By Marc Thiessen
(Cross-posted from The Corner at National Review)
The speech began with an elegant and elevated opening, but quickly descended into scolding and condescension.
He scolded the justices of the Supreme Court in front of their faces and led the entire Democratic side of the aisle into cheering his taunts. The justices sat there stone-faced (save Justice Alito, whose reaction probably betrayed what the rest were thinking).
He scolded Republicans for obstruction and declared “we can’t wage a perpetual campaign” — even as he continued, in his speech, his perpetual campaign against President Bush. The fact is, by this time in their presidencies, both of his predecessors had reached across the aisle to seek opposition support for a major initiative (Clinton on NAFTA, Bush on No Child Left Behind). Obama has not one single significant bipartisan initiative to speak of. He has tried to ram through his agenda along strict party-line votes. But the Republicans are obstructionist.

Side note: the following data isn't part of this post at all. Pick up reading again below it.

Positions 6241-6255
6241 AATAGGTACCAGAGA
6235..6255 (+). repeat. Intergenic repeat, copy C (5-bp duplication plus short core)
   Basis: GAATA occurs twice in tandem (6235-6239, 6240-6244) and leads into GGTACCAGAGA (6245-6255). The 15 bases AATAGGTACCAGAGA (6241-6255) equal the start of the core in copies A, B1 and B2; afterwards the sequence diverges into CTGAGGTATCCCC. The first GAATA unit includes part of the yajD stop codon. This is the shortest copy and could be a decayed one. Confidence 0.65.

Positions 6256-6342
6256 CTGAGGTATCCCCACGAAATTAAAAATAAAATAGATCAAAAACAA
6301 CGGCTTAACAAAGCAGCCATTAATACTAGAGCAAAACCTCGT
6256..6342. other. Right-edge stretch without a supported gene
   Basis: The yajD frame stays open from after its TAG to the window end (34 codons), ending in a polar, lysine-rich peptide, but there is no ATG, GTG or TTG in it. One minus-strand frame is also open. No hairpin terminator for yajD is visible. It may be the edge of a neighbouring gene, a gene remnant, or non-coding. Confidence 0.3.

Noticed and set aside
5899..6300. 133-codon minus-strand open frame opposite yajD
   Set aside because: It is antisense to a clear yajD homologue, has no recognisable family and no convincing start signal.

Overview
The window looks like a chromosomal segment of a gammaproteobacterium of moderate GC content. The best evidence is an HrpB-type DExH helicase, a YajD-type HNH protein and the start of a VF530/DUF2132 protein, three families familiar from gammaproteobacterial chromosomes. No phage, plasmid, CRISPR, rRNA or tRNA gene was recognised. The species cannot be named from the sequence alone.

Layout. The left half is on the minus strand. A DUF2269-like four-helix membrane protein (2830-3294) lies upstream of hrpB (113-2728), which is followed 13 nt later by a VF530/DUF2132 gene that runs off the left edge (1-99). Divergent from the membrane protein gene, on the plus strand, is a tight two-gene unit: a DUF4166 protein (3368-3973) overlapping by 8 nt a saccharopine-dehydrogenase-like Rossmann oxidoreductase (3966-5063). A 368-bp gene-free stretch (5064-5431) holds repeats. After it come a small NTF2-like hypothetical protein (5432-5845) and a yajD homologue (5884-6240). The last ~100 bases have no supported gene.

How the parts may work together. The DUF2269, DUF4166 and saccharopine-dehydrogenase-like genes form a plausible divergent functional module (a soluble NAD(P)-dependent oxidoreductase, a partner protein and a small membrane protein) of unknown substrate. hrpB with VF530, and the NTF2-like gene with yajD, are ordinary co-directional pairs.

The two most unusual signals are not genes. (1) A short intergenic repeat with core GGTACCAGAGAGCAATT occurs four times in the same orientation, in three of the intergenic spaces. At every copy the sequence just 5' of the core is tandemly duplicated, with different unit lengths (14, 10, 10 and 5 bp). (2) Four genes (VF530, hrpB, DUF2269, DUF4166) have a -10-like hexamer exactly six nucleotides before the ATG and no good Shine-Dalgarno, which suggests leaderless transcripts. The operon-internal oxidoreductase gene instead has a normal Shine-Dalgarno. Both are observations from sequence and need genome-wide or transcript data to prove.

He scolded Scott Brown (without mentioning his name) and all those who have criticized his handling of the Christmas Day bomber, declaring that “all of us love this country” and warning critics to “put aside the schoolyard taunts about who is tough.” If you disagree with Obama’s policies, you are questioning his patriotism. Imagine what the reaction would have been if Bush had tried that in a State of the Union with those who criticized the surge in Iraq. The howls of the liberal media would have been deafening.
His one moment of “humility” came when he acknowledged his biggest mistake of the past year: his failure to adequately explain his policies to all of us. This was a State of the Union for the slow learners. His message to all of us was: “Let me speak slowly for you.”
It was quite possibly the most partisan, condescending State of the Union address ever. Tonight, Obama was unpresidential. The permanent campaign continues. In the long run, it will backfire.
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